Research Vision - Safety Through Understanding

Research Motivation

No structure is indestructible. Time, environment, repeated use, and misuse all take their toll on everyday structures, taking advantage of their inherent weaknesses and bringing them closer to failure.  This is not the most comforting thought when walking onto an airplane, or driving over a bridge, but it is a reality that structural designers must face; how do you design something that you don’t want to fail while accepting that it eventually will? The answer is: very carefully!Lorem ipsum dolor sit amet, consectetur adipiscing elit. Suspendisse varius enim in eros elementum tristique. Duis cursus, mi quis viverra ornare, eros dolor interdum nulla, ut commodo diam libero vitae erat. Aenean faucibus nibh et justo cursus id rutrum lorem imperdiet. Nunc ut sem vitae risus tristique posuere.

The challenge structural engineers are faced with is as follows. First, they must understand the raw materials and the level of engineering already applied in their creation. Second, they need to synthesize material behaviour and required structural function into a working design. Third, compromises in the working design need to be made to address manufacturability. Finally, all of this must be completed while continually assessing the impact on the durability and longevity of the final structure.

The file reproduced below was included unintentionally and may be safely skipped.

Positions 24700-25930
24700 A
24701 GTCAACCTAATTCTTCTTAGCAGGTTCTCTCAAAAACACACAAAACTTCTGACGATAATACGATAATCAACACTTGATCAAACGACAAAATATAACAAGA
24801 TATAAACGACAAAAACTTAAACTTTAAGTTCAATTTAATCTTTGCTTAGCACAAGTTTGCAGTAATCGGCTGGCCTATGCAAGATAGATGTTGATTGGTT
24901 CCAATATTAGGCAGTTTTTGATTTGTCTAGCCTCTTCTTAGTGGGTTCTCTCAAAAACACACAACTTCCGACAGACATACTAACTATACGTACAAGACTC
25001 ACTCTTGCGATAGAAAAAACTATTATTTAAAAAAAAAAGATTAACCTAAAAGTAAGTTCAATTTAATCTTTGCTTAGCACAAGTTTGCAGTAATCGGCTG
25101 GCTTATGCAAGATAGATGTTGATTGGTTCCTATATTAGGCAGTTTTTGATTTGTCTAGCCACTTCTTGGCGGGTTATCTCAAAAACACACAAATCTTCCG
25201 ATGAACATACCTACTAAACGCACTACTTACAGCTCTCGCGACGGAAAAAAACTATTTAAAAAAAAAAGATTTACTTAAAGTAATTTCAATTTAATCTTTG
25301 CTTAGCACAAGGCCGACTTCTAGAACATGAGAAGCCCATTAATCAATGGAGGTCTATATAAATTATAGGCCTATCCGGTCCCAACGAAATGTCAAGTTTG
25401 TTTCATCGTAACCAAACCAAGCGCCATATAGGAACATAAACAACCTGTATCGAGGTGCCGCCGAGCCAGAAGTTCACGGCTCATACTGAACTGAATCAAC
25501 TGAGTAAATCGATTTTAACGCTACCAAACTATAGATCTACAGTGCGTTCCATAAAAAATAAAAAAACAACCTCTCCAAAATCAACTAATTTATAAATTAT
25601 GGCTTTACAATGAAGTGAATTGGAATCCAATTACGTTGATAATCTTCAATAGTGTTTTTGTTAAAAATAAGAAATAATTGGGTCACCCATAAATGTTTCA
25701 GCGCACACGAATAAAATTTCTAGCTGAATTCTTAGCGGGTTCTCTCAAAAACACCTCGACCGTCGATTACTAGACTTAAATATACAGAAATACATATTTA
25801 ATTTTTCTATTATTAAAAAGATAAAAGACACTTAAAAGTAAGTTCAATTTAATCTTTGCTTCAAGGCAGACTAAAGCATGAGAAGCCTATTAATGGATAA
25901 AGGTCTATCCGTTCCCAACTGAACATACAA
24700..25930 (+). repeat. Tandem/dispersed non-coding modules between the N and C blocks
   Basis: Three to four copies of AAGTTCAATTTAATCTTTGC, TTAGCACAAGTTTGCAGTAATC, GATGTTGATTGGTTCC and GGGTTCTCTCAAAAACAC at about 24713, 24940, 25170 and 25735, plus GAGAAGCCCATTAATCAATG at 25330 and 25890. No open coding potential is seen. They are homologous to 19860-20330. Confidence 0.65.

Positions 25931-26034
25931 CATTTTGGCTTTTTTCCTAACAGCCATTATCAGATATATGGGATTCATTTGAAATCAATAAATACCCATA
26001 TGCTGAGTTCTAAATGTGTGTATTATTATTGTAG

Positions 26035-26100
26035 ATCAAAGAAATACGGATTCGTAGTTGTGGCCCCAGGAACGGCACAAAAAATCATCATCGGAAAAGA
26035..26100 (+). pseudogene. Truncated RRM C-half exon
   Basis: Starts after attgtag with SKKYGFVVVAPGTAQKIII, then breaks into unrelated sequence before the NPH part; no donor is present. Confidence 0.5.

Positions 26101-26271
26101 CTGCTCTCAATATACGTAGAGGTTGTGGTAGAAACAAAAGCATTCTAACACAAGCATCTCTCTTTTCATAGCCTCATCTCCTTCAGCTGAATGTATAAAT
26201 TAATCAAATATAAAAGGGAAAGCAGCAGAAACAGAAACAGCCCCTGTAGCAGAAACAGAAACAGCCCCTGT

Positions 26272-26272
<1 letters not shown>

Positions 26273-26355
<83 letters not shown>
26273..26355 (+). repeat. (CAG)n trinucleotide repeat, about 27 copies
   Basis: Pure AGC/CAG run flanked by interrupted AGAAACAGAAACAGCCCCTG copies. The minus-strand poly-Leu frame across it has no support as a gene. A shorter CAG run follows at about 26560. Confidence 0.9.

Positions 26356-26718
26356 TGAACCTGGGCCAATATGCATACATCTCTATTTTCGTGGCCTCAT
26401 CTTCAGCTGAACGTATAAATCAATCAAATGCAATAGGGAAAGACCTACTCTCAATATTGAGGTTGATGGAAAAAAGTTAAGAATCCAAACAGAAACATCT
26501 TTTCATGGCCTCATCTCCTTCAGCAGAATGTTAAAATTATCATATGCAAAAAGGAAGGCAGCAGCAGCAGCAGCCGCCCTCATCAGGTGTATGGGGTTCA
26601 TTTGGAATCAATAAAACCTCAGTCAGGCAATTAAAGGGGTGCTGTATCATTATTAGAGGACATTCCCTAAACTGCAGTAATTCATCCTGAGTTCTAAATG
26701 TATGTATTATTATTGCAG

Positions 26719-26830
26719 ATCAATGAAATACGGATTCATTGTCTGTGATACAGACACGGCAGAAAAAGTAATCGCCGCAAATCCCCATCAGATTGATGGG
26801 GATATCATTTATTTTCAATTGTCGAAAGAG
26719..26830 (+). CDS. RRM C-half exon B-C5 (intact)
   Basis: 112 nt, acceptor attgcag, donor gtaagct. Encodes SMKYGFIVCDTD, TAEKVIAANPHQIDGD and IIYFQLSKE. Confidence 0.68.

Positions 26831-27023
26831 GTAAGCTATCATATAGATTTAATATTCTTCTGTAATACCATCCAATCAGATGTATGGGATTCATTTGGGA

In my research, I am interested in the above challenges and how to cope with them while maintaining the demands for safety and reliability in the aerospace sector. There are many new and inspiring technologies on our current horizon. Additive Layer Manufacturing (also known as 3D-printing), automated smart manufacturing technologies, structural health monitoring systems that can automatically detect problems before they become a real issue. All of these technologies are very promising and inspiring, but we cannot apply them without fully understanding their potential weaknesses. This is the domain of my research.